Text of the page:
Mr Tan Yi Chong, who oversees its business development, said the sale of CCTVs for use outside homes has increased by about 33 per cent, from 20 a month in 2021 to 30 a month this year. His company, which started in 2003, sells about 150 to 200 CCTV cameras a month for residential use.
Sellers say customers usually install CCTV cameras outside their homes owing to theft, disputes with neighbours or harassment by others.
Security company HomeSafe Security’s project manager Moses Lew said that victims of loanshark harassment are one of its main groups of clients, who pass the CCTV footage as evidence to police.
However, while security system and solution provider SafeTrolley project manager Dennis Luan said that there was a “noticeable increase” in sales during the pandemic’s work-from-home period, when people were unable to leave their homes to shop, the demand for CCTVs has “remained stable in recent times”.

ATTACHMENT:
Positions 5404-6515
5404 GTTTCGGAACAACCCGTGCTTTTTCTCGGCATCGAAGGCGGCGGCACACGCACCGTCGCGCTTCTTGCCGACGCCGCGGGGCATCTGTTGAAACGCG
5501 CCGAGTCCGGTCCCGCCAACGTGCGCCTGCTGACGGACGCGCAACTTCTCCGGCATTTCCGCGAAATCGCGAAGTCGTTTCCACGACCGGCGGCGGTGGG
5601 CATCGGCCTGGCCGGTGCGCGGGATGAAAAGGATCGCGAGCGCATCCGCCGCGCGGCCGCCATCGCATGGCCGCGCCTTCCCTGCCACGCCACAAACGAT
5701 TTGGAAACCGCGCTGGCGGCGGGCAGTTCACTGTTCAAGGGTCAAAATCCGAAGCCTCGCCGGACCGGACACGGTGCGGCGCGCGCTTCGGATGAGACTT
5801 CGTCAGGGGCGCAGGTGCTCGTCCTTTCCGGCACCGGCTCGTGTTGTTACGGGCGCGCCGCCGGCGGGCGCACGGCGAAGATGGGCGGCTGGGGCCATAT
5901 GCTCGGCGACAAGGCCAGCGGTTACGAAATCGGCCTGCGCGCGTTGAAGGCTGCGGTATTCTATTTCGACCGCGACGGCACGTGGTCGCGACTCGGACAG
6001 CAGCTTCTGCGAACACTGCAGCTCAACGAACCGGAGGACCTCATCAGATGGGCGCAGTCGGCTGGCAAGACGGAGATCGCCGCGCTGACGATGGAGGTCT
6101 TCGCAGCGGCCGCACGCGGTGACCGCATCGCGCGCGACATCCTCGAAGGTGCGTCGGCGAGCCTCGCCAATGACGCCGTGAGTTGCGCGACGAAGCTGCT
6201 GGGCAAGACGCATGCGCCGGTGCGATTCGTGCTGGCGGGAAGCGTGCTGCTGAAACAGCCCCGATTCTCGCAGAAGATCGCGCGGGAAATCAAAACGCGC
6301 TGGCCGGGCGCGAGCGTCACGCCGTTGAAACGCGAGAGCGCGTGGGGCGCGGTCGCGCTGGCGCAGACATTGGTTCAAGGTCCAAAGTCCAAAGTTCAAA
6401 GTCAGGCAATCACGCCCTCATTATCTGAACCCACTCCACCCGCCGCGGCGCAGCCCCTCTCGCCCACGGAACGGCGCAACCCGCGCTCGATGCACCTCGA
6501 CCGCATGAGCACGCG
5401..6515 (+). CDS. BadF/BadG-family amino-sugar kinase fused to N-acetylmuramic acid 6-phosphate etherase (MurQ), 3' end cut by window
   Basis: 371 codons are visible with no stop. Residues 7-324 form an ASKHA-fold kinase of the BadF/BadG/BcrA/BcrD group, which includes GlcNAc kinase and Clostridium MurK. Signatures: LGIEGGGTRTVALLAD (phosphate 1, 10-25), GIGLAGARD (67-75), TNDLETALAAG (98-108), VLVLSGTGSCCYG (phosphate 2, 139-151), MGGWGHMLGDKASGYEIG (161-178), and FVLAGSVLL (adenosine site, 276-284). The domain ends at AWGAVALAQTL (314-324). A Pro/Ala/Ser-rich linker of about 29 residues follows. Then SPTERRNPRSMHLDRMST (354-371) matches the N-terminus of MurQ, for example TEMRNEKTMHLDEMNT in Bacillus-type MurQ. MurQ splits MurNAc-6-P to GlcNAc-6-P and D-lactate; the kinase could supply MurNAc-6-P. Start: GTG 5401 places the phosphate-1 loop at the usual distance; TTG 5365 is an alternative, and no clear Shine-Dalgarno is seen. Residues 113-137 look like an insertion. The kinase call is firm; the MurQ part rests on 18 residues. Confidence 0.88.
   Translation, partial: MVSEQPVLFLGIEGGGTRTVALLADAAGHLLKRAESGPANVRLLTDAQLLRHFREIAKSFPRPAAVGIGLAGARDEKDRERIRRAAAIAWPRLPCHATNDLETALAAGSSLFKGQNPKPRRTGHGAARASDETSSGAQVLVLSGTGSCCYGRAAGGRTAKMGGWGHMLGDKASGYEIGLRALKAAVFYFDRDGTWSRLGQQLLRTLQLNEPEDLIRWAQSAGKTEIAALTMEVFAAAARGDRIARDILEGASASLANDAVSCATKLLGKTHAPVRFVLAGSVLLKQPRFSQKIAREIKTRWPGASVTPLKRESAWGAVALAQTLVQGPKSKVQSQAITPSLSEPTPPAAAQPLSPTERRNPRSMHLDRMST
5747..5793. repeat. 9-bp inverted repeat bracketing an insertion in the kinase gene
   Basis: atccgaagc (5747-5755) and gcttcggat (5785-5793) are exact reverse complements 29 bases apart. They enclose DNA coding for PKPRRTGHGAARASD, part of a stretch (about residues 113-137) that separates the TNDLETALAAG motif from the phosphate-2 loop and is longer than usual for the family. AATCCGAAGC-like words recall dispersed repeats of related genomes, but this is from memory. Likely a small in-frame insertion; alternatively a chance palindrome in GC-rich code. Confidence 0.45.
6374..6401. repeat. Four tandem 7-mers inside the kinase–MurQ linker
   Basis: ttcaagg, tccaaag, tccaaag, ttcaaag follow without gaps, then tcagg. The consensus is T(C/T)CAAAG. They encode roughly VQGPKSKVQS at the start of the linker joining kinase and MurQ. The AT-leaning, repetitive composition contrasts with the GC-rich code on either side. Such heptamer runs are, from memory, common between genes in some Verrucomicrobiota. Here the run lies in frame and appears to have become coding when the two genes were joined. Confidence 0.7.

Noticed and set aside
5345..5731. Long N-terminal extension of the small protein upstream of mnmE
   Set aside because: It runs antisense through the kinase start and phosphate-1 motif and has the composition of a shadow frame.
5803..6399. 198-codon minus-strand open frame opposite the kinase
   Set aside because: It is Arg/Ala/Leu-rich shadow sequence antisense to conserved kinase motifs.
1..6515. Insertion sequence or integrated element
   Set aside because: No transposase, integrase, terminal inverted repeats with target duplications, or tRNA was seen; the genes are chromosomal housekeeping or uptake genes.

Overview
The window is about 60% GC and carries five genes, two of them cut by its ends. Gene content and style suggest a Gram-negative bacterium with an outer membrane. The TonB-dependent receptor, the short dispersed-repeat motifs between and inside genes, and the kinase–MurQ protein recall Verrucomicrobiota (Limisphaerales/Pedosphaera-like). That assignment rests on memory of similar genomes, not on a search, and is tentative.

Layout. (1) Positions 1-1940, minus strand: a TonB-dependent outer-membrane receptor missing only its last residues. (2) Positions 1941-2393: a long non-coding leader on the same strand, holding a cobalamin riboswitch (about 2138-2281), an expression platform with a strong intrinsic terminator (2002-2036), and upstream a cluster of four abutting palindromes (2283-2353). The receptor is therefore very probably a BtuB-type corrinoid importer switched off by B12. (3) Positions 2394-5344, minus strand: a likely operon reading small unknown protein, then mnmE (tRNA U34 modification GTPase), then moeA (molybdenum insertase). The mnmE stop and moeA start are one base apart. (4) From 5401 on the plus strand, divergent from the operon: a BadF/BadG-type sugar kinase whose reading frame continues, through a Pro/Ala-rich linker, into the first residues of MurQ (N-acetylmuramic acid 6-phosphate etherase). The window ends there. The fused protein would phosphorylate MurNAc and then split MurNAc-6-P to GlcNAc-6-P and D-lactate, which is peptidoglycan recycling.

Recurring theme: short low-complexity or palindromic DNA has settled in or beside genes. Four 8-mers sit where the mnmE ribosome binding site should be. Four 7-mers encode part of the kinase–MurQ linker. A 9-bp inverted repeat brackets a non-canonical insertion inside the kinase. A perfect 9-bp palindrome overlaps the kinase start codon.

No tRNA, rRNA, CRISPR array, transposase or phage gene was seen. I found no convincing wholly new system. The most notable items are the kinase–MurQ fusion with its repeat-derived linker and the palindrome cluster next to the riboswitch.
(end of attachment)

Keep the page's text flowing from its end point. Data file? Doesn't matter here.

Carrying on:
He added that he receives about 70 to 90 inquiries a month from HDB residents who want to install CCTVs both inside and outside their home.
Similarly, a spokesman for AMKTC said that it has not seen a “notable rise” in the number of applications for CCTV installations outside flats. He added that the town council has received a “relatively low” number of complaints about the usage or installation of CCTVs in the past three years.
ST contacted nine other town councils but did not get a response.
Residents point out that CCTV cameras are a necessary tool to protect their belongings.